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Chiefs Take Tricare Fee Flak
Old 03-09-2012, 02:04 PM   #1
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Chiefs Take Tricare Fee Flak

Tricare fee structure come under the Congressional microscope. If you are retired military (or will be someday) you may also find this interesting.

Sorry that I can not give a link or URL as this was from an email that I received from MOAA.

Personnel Chiefs Take Fee Flak
On March 6, Service personnel chiefs testifying at a hearing before the House Armed Services Personnel Subcommittee ended up getting an earful from legislators about the Pentagon's proposed plan to impose dramatic TRICARE fee increases on military retirees.
Chairman Joe Wilson (R-SC) questioned both the level of fee increases and the "tiered" fee method that would means-test fees based on retired pay level. "I'm concerned. It seems that (budget) reductions only apply to military personnel," Wilson said. "Commitments have been made to our military in terms of health care benefits. Over 5 years [TRICARE Prime] enrollment fees will increase 94% and 345%. I’m just concerned about the fairness of this."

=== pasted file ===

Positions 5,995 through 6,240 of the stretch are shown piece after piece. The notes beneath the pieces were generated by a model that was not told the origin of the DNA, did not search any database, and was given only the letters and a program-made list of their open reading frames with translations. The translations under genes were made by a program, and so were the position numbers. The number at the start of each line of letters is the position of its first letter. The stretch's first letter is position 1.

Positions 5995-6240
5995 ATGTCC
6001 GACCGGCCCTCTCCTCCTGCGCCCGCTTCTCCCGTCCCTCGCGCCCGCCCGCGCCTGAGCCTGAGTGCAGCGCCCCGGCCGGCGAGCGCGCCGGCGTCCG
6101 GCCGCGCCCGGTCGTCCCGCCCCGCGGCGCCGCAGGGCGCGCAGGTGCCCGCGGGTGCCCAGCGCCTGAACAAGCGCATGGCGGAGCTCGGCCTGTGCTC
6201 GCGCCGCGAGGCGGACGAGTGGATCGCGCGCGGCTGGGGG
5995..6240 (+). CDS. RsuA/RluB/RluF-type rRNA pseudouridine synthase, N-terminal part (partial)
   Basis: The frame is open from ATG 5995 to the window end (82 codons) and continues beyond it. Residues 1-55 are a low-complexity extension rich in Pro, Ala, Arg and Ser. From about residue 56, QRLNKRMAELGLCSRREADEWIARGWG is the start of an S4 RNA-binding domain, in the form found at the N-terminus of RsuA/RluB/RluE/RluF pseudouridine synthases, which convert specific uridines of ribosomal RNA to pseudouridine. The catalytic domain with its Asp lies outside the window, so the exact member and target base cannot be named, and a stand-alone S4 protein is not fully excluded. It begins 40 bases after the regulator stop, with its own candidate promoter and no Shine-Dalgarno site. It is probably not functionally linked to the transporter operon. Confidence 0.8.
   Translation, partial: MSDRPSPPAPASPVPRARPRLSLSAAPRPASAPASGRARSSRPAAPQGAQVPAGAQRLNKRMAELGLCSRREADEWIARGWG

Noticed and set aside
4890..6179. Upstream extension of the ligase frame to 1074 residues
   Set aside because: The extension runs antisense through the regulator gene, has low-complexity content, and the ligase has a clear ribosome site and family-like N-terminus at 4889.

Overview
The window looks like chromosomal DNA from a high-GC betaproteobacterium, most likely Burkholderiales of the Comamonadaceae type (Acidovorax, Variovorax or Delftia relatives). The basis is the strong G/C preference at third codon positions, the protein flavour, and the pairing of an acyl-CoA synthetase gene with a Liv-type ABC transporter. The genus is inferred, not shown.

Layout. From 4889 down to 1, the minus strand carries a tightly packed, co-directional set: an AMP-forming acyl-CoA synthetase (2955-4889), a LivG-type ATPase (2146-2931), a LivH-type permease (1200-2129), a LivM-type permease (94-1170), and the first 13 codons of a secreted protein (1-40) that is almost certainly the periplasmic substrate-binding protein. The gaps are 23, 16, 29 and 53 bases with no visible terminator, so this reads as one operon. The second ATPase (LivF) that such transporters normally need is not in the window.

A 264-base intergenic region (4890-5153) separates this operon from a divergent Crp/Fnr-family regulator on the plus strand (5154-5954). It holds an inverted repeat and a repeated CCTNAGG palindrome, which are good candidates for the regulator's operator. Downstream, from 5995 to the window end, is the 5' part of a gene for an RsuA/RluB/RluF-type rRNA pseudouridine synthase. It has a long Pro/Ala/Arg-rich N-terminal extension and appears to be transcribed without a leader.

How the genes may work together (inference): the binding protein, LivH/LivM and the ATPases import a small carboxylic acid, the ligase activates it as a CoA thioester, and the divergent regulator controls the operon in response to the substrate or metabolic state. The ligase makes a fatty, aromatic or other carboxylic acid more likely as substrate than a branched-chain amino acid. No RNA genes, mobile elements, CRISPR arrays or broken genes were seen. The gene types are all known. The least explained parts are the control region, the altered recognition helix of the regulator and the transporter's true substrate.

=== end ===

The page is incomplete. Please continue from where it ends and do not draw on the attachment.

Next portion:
Congressman (Dr.) Joe Heck (R-NV), an Army Reserve physician who practiced medicine in the military for over 21 years, took exception to the witnesses' statements that the Pentagon needs to do this to control health care costs. "You're cost shifting. It does nothing to control costs by shifting the burden to those we are suppose to be taking care of," Heck asserted.
The discussion turned to the Administration's proposal to establish a BRAC-like commission to review the current retirement system.
Dr. Heck expressed his appreciation to panelists for recognizing the negative impact of even suggesting retirement changes with the currently serving troops, but followed rhetorically with stating, "Why anybody would ever say were going to put together a BRAC-like commission to look at military retirement is beyond me when BRAC is not a term that's well-embraced."